Figure 1 

Lexical-Functional Grammar is a dual model providing a surfacy c(onstituent)-structure (on the left) directly mapped to an abstract f(unctional)-structure (on the right).

Figure 1 

Lexical-Functional Grammar is a dual model providing a surfacy c(onstituent)-structure (on the left) directly mapped to an abstract f(unctional)-structure (on the right).

As often noted, the lfg functional structures can be directly mapped to dependency graphs (Mel'cuk 1988; Carroll, Briscoe, and Sanfilippo 1998; King et al. 2003; Sagae, MacWhinney, and Lavie 2004; de Marneffe and Manning 2008) (see Figure 2). Some early statistical NLP parsers such as the Stanford Parser were dual-structure models like lfg with dependency graphs labeled by grammatical functions replacing lfg f-structures (de Marneffe and Manning 2008).

Figure 2 

Dependency graph corresponding to the f-structure in Figure 1.

Figure 2 

Dependency graph corresponding to the f-structure in Figure 1.

A key idea in lfg is that both active and passive argument structures are lexically stored (or created by bounded lexical rules) (see Figure 3). Independent evidence for lexical storage is that passive verbs undergo lexical rules of word-formation (Bresnan 1982b; Bresnan et al. 2015); surface features of passive subj(ects) are retained (e.g., in tag questions). All relation-changing transformations are re-analyzed lexically in this way: passive, dative, raising, there-insertion, etc., etc.

Figure 3 

Active and passive lexical forms in lfg.

Figure 3 

Active and passive lexical forms in lfg.

Figure 4 shows how the lexical features of active and passive terminal strings are mapped into the appropriate predicate–argument relations. The respective subjects of the upper and lower c-structure trees are first and third person singular pronouns, which give rise to the f-structures indexed i. The lexical forms are, respectively, active and passive, mapping each subject f-structure to the appropriate argument role of the verb hit.

Figure 4 

C-structure to f-structure mappings of active and passive sentences.

Figure 4 

C-structure to f-structure mappings of active and passive sentences.

We soon involved a highly productive group of young researchers in linguistics and psychology (initially represented in Bresnan, 1982a). The original group included Steve Pinker as a young postdoc from Harvard, Marilyn Ford as an MIT postdoc from Australia, Jane Grimshaw then teaching at Brandeis, and doctoral students at MIT and Harvard: Lori Levin, K. P. Mohanan, Carol Neidle, Avery Andrews, and Annie Zaenen.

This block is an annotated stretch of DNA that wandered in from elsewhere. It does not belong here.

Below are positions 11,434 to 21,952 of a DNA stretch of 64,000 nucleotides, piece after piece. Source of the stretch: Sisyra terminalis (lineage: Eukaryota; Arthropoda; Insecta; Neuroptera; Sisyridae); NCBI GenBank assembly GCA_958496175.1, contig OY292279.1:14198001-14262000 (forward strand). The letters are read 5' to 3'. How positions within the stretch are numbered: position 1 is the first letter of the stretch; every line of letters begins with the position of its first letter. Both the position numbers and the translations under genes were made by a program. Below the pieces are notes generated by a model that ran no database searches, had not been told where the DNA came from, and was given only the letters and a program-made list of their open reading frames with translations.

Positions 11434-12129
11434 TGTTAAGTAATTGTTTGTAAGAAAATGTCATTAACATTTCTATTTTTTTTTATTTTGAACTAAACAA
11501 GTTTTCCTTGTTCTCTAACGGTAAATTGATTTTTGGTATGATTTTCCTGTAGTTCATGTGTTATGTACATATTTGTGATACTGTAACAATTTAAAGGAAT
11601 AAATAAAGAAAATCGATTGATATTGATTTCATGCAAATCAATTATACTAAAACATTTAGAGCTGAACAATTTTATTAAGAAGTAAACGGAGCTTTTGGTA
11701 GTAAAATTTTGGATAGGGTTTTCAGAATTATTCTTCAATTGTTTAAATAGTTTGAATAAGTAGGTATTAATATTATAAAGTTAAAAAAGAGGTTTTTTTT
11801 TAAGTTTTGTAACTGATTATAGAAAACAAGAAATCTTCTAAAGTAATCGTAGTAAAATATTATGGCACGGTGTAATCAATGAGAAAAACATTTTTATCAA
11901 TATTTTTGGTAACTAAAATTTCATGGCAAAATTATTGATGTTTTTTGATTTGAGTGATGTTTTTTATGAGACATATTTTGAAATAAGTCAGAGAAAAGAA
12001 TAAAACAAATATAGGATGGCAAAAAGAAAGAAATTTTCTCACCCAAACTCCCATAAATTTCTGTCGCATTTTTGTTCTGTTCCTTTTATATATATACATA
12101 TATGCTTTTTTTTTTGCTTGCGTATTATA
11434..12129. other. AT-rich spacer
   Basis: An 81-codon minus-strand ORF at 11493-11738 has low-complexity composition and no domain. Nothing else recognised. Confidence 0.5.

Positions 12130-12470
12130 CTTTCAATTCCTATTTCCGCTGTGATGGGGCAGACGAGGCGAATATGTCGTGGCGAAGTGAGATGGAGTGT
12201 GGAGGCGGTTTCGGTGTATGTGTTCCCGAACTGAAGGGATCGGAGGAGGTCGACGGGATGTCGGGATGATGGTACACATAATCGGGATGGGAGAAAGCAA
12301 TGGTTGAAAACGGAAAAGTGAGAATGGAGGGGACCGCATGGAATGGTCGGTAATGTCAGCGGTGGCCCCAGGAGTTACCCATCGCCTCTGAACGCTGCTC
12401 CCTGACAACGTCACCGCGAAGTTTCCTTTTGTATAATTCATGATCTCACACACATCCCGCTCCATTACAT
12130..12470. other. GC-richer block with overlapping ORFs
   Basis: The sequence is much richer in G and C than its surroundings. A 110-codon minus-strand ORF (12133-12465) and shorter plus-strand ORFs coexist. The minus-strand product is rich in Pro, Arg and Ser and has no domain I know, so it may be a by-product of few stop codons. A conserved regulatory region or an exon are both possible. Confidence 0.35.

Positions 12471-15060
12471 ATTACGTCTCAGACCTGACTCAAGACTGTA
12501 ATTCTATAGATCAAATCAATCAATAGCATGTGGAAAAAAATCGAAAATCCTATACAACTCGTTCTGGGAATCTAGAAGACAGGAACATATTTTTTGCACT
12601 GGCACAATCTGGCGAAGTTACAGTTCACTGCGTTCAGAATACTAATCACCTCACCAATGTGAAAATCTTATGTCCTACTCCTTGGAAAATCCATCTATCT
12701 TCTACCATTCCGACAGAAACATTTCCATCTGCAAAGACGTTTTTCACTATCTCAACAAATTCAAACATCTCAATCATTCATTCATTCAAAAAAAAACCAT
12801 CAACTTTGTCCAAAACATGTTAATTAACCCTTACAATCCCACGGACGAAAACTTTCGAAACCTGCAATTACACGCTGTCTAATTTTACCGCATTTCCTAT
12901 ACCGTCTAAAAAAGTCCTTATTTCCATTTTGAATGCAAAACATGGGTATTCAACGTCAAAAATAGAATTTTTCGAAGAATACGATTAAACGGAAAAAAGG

lfg's declarative, non-procedural design made it easily embeddable in what we then considered more realistic theories of the dynamics of sentence production (Ford 1982), comprehension (Ford, Bresnan, and Kaplan 1982; Ford 1983), and language development (Pinker 1984).

4. Stanford and Becoming an Africanist

In 1982 I took a sabbatical leave from MIT at the Center for the Study of Behavioral Sciences at Stanford, where I also spent time at Xerox PARC nearby.

At Stanford, the Center for the Study of Language and Information (CSLI) was being launched with a grant from the System Development Corporation. I decided to stay in California by joining the Stanford Linguistics Department and CSLI the following year, half-time. From 1983–1992, I worked the other half of my time as a member of the Research Staff, Intelligent Systems Laboratory, Xerox Corporation Palo Alto Research Center, which John Seely Brown headed during that time. lfg was considered useful in some computational linguistics applications such as MT.

In 1984 a Malaŵian linguist on a Fulbright Fellowship came to Stanford as a visitor. I had corresponded with him a few years earlier when I was a young faculty member at MIT and he had received his Ph.D. from the University of London. We both had lexical syntactic inclinations, and he had evidence from the Bantu language Chicheŵa, one of the major languages of Malaŵi. His name was Sam Mchombo.

Sam Mchombo arrived at Stanford just as CSLI was forming, and we began to collaborate on the problems of analyzing the (sooo cool) linguistic properties of Chicheŵa in the lfg framework: Chicheŵa has 18 genders (but not masculine/feminine), tone morphemes, pronouns incorporated into verb morphology, relation changes all expressed by verb stem suffixation (which undergo derivational morphology), configurational discourse functions, …!

One of Sam's ideas was that the Chicheŵa object marker, prefixed to the verb stem, functions syntactically as a full-blooded object pronoun. In lfg, the formal analysis is simple (see Figure 5). The analysis has rich empirical motivation in phonology, morphology, syntax, discourse, and language change (Bresnan and Mchombo 1987, 1995). Similar analyses have been explored in many disparate languages (e.g., Austin and Bresnan 1996; Bresnan et al. 2015). This and other work by many colleagues and students on a wide variety of languages helped to establish lfg as a flexible and well-developed linguistic theory useful to typologists and field linguists.

Figure 5 

Analysis of the verb-incorporated object pronoun in Chicheŵa.

Figure 5 

Analysis of the verb-incorporated object pronoun in Chicheŵa.

I wrote National Science Foundation grant proposals for successive projects with Sam and other Bantuists including Katherine Demuth and Lioba Moshi, and in the summer of 1986 did field work in Tanzania. In Tanzania I took time out to celebrate my birthday by hiking up Mt. Kilimanjaro with a group of young physicians from Europe doing volunteer work in Africa.